The Ministry of Trade and Industry, in collaboration with the Ghana National Chamber of Pharmacy, has launched COVID-19 Support Measures to mitigate the impact of the disease on the pharmaceutical sector.
The initiative, supported by the Foreign, Commonwealth and Development Office (FCDO) of the United Kingdom, seeks to support Ghana’s pharmaceutical sector with GHS3,327,750 over a 12-month period.
It was on the theme; “Supporting Industry Resilience for Sustained Production and Supply of Essential Medicines and Employment”.
It will support advocacy efforts of the Ghana National Chamber of Pharmacy as well as accelerate development of local capacity for diagnostics and vaccine production platforms.
The Minister of Trade, Alan Kyeremateng, speaking at the launch, commended the partners and stakeholders for their collaborative role in ensuring that the pharmaceutical sector received the needed support to realise its full potentials.
He said the support would position Ghana as a pharmaceutical manufacturing hub in West Africa.
Mr Kyeremateng said the pharmaceutical market in Ghana was estimated at USD600 million with a compound annual growth rate of 13.9 per cent.
However, local production supplies were about 33 per cent of the national essential medicines’ requirements, he stated.
“With about 38 pharmaceutical manufacturing companies, Ghana’s pharmaceutical manufacturing is considered among the most vibrant within the ECOWAS sub-region,” he said.
Mr Kyeremanteng said that positive perception of the country’s regulatory capacity among the neighbouring countries positioned her to export to the sub-region where the market share of imports was estimated at over 70 per cent.
The Minister said with the operationalisation of the African Continental Free Trade Area (AfCFTA) in January 2021, the industry would be able to take advantage of the wider market to be created.
He assured stakeholders in the pharmaceutical sector of Government’s commitment to working collaboratively with industry players to make Ghana the new pharmaceutical hub in West Africa, if not for the whole of the Continent.
Mr Harrison K. Abutiate, the Chairman of the Ghana National Chamber of Pharmacy, said out of the GHc3,327,750 funding, GHc350,000 would be used for grants for selected and eligible local pharmaceutical companies on COVID-19 prevention measures, essential medicines production and the supply chain activities.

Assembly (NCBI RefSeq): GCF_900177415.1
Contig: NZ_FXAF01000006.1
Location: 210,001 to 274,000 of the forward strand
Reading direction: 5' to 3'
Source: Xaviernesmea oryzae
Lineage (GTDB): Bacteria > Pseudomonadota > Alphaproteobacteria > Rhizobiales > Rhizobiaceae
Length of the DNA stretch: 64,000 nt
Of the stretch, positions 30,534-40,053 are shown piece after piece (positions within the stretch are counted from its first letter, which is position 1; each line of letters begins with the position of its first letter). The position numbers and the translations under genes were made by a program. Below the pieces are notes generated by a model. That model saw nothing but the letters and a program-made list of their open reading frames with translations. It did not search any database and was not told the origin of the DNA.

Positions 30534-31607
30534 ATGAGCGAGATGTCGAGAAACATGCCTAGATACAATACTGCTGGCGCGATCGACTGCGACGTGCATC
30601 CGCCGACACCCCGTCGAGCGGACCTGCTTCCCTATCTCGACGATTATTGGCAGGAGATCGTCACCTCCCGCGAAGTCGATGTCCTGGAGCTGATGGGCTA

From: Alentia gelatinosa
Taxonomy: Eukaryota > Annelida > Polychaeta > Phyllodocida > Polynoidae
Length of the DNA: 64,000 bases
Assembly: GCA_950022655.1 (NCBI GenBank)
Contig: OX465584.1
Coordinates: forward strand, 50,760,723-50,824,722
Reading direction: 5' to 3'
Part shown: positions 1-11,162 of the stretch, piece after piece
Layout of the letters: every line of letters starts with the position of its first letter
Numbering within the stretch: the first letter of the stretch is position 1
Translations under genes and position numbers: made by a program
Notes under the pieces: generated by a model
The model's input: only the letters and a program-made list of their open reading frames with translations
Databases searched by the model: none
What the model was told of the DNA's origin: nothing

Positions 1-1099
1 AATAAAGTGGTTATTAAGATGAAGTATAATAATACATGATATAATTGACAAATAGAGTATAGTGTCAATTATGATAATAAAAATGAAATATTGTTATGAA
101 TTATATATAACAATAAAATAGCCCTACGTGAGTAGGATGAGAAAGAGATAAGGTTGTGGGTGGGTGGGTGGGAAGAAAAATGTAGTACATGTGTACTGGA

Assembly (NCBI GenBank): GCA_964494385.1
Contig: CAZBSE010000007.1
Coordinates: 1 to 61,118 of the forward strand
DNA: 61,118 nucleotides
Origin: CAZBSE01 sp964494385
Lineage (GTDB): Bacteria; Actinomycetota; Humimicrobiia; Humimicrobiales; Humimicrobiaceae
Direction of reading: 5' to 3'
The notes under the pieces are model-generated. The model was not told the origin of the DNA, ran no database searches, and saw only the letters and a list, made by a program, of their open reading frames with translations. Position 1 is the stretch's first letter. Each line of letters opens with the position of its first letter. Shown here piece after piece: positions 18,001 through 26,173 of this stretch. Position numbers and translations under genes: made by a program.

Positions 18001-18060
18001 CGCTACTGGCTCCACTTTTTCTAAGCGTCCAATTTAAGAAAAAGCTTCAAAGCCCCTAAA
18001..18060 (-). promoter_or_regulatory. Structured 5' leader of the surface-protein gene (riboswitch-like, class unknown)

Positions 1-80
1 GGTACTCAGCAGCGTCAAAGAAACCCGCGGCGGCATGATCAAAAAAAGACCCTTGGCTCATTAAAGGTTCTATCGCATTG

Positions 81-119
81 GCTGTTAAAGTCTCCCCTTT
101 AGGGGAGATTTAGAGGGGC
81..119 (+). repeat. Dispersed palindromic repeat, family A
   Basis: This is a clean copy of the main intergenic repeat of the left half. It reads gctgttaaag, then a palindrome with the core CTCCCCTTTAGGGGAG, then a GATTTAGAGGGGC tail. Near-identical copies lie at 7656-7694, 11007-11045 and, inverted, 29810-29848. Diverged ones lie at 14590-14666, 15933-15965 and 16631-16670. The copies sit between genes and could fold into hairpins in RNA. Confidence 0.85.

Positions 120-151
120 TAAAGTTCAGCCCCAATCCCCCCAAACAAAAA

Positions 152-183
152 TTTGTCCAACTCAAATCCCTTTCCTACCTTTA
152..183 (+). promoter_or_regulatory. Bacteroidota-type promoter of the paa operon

He expressed appreciation to the FCDO for assisting the Ministry and the Chamber in reviewing the draft Pharmaceutical Sector Development Strategy, advocacy for the establishment of vaccine production in Ghana, and also conducting capacity audits and Standard Operating Procedures on social distancing in the pharma sector.
Mr Abutiate called for continuous guidance, patience and understanding in executing the various aspects of the programme, which needed a dedicated manager.
Mr Philip Smith, the FCDO Development Director, said with the impact of COVID-19, it had become imperative to work closely with Ghana on building industrial capacity to support the pandemic response and achieve faster post-COVID economic recovery.
He said currently the UK bilateral support to the sector was being provided through the Jobs and Economic Transformation Programme.
“Under this programme we predominantly provide technical assistance and other policy support to both the private sector and government to support growth of key priority industrial sectors,” he said.
Mr Smith noted that in the pharmaceutical sector the support included joint analysis with the Government on the potential for investment, job creation and broader economic development outcomes.
“We have also provided technical assistance to improve private sector inputs into the policy discussions around the Ghana Pharmaceutical Development Strategy,” he said.